We've all heard the adage that when your only tool is a hammer, everything looks like a nail. We're used to applying it to our project templates and processes, but what about our project mindset? If your only project mindset is a driven, get-er-done approach, will every project look like an urgent, crisis-driven exercise? What if you're exclusively a consultative mentor type, how will that affect the way you view your projects, or the way your teams view you? Geof Lory's thought-provoking column this week asks us to consider where we're coming from as well as where we're going with our projects. Also, Alan Zucker has advice for projects gone bad, and Premiums get a new mini-course and a special price on our upcoming PMLight FastRAMP.|
Matching Your Work Mode to the Situation
Which Shark Are You?
This past month I participated as a judge in the Technovation Challenge, an initiative of Code Savvy that inspires and enables teen girls to dream up, design, code and pitch mobile phone apps. I was very impressed with the ingenuity of these girls and thoroughly enjoyed my time going through their submissions.
As I was reviewing their materials one night, my wife was watching Shark Tank (her favorite program) in the other room and I think that some of the energy from the Sharks was floating through the walls and into my psyche and attitude. I found myself picking apart their app as if they were asking me to invest in it, not judge it. Pieces missing, unsupported business assumptions about the market, inaccurate projections in their revenue model, poor user interface and numerous other flawed assumptions. My judge's grades reflected my nitpicking and general negativity. Reviewing my judging forms, I wondered if maybe I was being a bit harsh and judgmental. I wasn't sure that was what was being asked of me.
Are you sure what's being asked of you? »
Wisdom from the Trenches
Project Gone Bad: What to Do
When a project goes bad, itÕs like getting sick. At first, you think itÕs just allergies or you are a little under the weather. The symptoms mount and finally you accept the fact that you are really sick. The longer you wait, the sicker you get.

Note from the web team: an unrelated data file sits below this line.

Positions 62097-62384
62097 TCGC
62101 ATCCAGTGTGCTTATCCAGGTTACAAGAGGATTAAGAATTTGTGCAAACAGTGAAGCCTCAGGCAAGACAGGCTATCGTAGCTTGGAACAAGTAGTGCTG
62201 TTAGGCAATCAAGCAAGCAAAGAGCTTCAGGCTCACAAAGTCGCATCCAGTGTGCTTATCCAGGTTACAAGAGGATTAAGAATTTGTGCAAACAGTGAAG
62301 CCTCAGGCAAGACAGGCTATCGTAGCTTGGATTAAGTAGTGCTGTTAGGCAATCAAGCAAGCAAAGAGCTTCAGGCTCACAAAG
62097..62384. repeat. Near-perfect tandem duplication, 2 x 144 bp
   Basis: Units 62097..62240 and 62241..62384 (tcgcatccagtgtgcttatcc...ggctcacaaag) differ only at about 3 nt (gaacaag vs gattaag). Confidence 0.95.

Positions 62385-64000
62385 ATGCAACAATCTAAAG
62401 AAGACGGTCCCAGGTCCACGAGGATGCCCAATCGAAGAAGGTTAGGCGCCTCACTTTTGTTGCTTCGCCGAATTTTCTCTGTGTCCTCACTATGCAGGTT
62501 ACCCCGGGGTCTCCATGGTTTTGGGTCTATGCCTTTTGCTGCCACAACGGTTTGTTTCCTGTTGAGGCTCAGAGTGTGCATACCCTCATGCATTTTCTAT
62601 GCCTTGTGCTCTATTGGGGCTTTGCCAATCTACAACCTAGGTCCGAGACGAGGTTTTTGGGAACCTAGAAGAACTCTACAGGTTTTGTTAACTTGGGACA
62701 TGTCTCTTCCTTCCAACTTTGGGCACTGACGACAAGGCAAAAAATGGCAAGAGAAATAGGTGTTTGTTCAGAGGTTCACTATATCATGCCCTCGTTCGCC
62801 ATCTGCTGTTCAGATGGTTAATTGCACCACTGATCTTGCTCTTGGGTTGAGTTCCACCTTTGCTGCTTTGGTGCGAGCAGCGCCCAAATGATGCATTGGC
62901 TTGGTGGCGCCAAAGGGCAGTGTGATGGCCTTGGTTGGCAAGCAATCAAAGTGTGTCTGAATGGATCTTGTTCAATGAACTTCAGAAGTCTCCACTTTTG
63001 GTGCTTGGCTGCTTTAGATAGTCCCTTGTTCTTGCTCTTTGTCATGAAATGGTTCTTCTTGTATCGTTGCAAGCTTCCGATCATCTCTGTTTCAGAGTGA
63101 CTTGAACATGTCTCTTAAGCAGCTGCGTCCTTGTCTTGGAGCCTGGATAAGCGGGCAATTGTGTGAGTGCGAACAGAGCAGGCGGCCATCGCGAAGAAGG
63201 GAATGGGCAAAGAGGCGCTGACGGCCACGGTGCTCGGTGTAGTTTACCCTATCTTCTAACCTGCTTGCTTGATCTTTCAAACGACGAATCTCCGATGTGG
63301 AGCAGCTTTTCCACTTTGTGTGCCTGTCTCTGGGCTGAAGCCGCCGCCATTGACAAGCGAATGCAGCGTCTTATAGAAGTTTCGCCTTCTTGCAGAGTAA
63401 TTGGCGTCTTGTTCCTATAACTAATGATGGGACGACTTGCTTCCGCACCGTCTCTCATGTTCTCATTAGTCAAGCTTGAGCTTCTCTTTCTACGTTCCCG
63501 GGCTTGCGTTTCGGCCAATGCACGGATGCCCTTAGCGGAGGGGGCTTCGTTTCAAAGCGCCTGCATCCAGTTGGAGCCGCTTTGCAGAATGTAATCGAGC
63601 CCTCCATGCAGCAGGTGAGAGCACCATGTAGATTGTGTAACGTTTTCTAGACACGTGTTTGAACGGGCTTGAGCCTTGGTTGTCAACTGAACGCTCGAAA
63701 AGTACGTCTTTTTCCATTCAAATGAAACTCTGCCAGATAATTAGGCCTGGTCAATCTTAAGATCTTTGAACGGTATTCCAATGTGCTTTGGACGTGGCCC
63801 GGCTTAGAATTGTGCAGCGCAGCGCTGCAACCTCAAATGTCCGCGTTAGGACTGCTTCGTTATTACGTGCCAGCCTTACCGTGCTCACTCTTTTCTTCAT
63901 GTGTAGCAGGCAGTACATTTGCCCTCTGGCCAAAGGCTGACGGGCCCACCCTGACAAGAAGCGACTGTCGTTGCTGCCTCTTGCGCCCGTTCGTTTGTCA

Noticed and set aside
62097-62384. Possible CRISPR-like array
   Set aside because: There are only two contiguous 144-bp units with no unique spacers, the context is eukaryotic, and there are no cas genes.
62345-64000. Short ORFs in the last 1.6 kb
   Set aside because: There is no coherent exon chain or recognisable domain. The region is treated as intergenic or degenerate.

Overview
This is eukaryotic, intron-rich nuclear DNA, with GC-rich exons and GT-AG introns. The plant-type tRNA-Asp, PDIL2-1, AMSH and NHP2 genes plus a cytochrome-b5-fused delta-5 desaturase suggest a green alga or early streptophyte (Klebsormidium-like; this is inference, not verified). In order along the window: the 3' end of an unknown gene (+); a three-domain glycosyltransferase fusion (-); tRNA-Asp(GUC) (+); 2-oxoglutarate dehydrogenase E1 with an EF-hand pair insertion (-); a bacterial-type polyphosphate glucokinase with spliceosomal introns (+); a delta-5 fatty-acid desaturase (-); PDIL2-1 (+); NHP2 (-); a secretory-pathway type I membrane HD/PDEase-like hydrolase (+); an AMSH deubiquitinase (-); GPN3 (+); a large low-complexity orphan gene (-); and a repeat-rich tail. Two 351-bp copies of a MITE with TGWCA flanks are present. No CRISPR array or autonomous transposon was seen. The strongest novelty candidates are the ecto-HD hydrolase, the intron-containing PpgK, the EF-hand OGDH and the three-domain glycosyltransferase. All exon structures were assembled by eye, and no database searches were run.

When a project starts going bad, we often ignore the symptoms. We are only a little behind schedule, but we will catch up. The code quality isnÕt that great, but it will get better. Or, we are behind on our staffing plan, but we can hire more people in the next few weeks.
Here are five things to do when your project goes bad. »
PM Light™ FastRAMP: PM Training on Your Schedule
The PM Light™ FastRAMP series focuses on practical, just-enough project management, and how you can achieve it on your projects. So we ensured we have a practical, just-enough delivery option for you. Live classes are held each Friday for 2 hours, so you can interact with the presenters and ask questions. If the live class times aren't convenient, or if you've got a vacation scheduled, you can review every session using on-demand recordings, whenever you like, and submit your questions and comments by email. Either way you learn how to best use valuable PM approaches on different sizes and types of projects, without feeling like a micromanager. You get new tools and techniques you can use immediately, and you'll earn 12 PDUs for completing the full course.
Save $100 if you register before close of business Wednesday, May 27.
(Premium subscribers save even more!) Group rates are available too.
Mini-Course (A benefit for Premium subscribers)
Keeping Status Visible
Almost no one looks forward to sitting around a table listening to other people status action items for an hour or two. In this mini-course, Agile expert Kent McDonald explains how your team can do effective status reporting in unique and visible ways that avoid those extended status meetings. Keep people informed with the minimum of overhead and effort using these unique techniques, even if you're using traditional phase-based management approaches. 1 PDU.
Spotlight – Other Project Templates, Tools, and Techniques
Make sure you're matching your leadership and management strategies to your project's needs:
Cinda Voegtli will be in Cedar Rapids, Iowa on May 18 for IEEE ProCon, where she will lead two half-day workshops -- one on Strong Project Starts, the other on Managing without Authority.
Sinikka Waugh will lead a session on navigating difficult conversations at the Madison, WI PMI Professional Development Day May 14. The next day, she leads a session on problem solving at IIBA Iowa BA Development Day (I-BADD).
Carl Pritchard will lead his highly rated and memorable PMP® Certification Exam Prep class in Rockville, Maryland on May 19-20. For more information email Carl at firstname.lastname@example.org or register online.
Randy Englund and Alfonso Bucero will present "Integrating People, Organizational, and Technical Skills: the Complete Project Manager" in London May 14-15, 2015, after the PMI EMEA Global Congress. They will also cover this topic in Orlando July 20-23 at PMI Mega SeminarsWorld, and October 7-10 prior to the PMI North America Global Congress. Please join them to enhance people skills in the project environment at one of these interactive, fun, and informative seminars.
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